DKP In Practice – Nihilum Part 2

The first part of this post, looked at Buzzkill’s blog recounting the DKP practices of Nihilum under the authority of Awake. In this part, Buzzkill describes the DKP system in the post-Awake era, and how it slowly descended into a loot dictatorship before being transformed into a proper loot council for the formation of Ensidia. From here on the text is taken directly from Buzzkill’s blog, with my own comments in red:

Post-Awake Dkp Systems Aka Things Getting Better

After Awake got booted out of the guild, things got much better. We still used dkp as an indicator of who got what, but mostly for attendance tracking and everything got much fairer towards general members of the guild. Kungen never really cared about it apart from when the items in question were important to the raid, namely weapons and trinkets, and he wasn’t there for farm anyway, so the bulk of the decision making fell on Cloze, a senior officer liked by the majority. So what could possibly go wrong? Apart from Cloze being a bitter Dane who was waiting for glaives for a year, and threatening to quit almost every time they didn’t drop, nothing really. Nothing went wrong for me at least and the rest of the people he liked. See, Cloze, as much as he was respected and liked by mostly everyone, he was in fact a guy who, much like myself, favored his friends and good players over annoying f**ks and scrubs, so not everyone was happy about it. As time passed, he more and more ignored dkp, giving out items to people whom he (and some people in the CL chat) thought more worthy than the rest. He still likes to call Muqq and me the biggest benefactors of his method, saying we both got truckloads of stuff when we shouldn’t have, and even though I’d like to call him a liar on that, it was kind of true. Only there were more people on the list (Danes!) and hey, who can blame the guy, he chose the right people to reward for their efforts!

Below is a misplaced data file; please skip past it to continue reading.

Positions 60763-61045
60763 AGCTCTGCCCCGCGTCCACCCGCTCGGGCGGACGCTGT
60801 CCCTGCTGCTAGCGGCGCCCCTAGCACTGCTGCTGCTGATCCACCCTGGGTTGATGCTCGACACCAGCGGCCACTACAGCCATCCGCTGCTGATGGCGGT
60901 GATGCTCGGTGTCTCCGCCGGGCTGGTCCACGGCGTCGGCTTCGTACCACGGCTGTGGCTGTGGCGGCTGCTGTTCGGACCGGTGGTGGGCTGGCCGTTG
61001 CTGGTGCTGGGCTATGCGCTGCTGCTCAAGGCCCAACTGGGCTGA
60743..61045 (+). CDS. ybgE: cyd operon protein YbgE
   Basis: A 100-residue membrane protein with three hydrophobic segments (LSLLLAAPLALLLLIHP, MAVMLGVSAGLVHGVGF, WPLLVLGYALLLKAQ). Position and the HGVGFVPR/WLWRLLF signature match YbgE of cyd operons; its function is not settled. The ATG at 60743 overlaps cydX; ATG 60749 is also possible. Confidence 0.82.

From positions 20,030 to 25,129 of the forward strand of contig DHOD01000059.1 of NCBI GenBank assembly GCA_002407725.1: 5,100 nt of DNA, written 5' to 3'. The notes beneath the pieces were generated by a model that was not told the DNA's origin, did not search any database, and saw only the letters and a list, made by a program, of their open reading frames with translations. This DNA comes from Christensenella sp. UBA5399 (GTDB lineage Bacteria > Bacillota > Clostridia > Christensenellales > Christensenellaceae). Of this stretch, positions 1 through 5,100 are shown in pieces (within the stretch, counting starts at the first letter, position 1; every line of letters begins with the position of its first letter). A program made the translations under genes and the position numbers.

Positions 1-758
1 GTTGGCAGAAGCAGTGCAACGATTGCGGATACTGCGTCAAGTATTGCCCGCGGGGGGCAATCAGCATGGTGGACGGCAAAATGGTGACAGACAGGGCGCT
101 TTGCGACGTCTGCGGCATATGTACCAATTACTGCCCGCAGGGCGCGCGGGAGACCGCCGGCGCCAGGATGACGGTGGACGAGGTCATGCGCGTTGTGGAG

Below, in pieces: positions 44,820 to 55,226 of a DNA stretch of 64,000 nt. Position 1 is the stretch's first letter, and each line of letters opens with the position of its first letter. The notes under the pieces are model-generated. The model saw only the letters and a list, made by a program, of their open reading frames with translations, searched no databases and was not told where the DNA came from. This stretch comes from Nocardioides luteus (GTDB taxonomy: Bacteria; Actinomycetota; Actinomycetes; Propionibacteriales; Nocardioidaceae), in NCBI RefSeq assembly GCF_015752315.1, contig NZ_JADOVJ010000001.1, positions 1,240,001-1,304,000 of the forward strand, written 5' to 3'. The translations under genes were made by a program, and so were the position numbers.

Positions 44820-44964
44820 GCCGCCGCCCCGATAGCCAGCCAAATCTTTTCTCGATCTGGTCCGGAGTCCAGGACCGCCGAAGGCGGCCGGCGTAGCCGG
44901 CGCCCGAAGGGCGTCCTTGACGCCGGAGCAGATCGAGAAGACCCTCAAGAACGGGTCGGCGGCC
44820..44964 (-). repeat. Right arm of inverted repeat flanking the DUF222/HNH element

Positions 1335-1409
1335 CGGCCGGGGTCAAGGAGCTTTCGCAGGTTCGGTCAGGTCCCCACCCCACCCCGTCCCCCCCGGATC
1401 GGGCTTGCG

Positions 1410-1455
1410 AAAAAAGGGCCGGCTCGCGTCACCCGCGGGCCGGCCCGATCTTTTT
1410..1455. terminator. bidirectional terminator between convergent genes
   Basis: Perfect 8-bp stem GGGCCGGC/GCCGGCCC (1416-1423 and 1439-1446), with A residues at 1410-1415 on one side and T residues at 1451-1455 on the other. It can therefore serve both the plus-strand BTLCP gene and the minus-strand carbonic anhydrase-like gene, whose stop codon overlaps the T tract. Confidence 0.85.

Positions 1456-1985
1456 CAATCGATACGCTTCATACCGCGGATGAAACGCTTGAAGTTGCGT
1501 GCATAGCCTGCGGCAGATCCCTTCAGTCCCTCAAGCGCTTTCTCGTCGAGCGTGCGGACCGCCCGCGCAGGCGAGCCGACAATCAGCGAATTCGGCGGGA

With the expansion on the horizon, loot became more and more irrelevant, and I think that most had pretty good gear in Sunwell, so I guess the system worked. A much wider range of people got their stuff and were adequately geared for progress than before, and maybe not everyone had the same chance of getting an upgrade when they deserved it, I personally believe (and it’s not the lootwhore in me saying this) that this system had nothing to do with us losing world firsts in Sunwell. It’s not that the core and support wasn’t geared, it’s the fact that it either wasn’t present or hadn’t played well was the bigger factor. I don’t remember if many people whined about the new system, but it was surely a step up from the Awake era and it might be memories of the horrid loot distribution under him that made us all much happier when he was gone and people that deserved loot actually got it. My only complaint about this dkp era is that Kungen gave the KJ legendary bow to Ahoq over anyone else, even with the whole CL channel yelling and screaming not to do it. Such a waste of a perfectly good item… a big thank you to the hunters for managing to screw up the simplest jobs they had on Kil’Jaeden was 98 legendary bows dropping in a month, as opposed to 1 glaive in a year for a class that pissed blood for the raid every week, real funny, loot gods.

How Nihilum even functioned as a guild has to be something of a mystery. Imagine any normal guild made up of everyday players, and then imagine the drama that would ensue when an established DKP system turned into “I’m giving my friends the item’s they want and the rest I don’t really care about.” Choosing a distribution system as a guild is no easy task and finding one that people agree on can be tricky, but arbitrarily overriding that system is a recipe for disaster.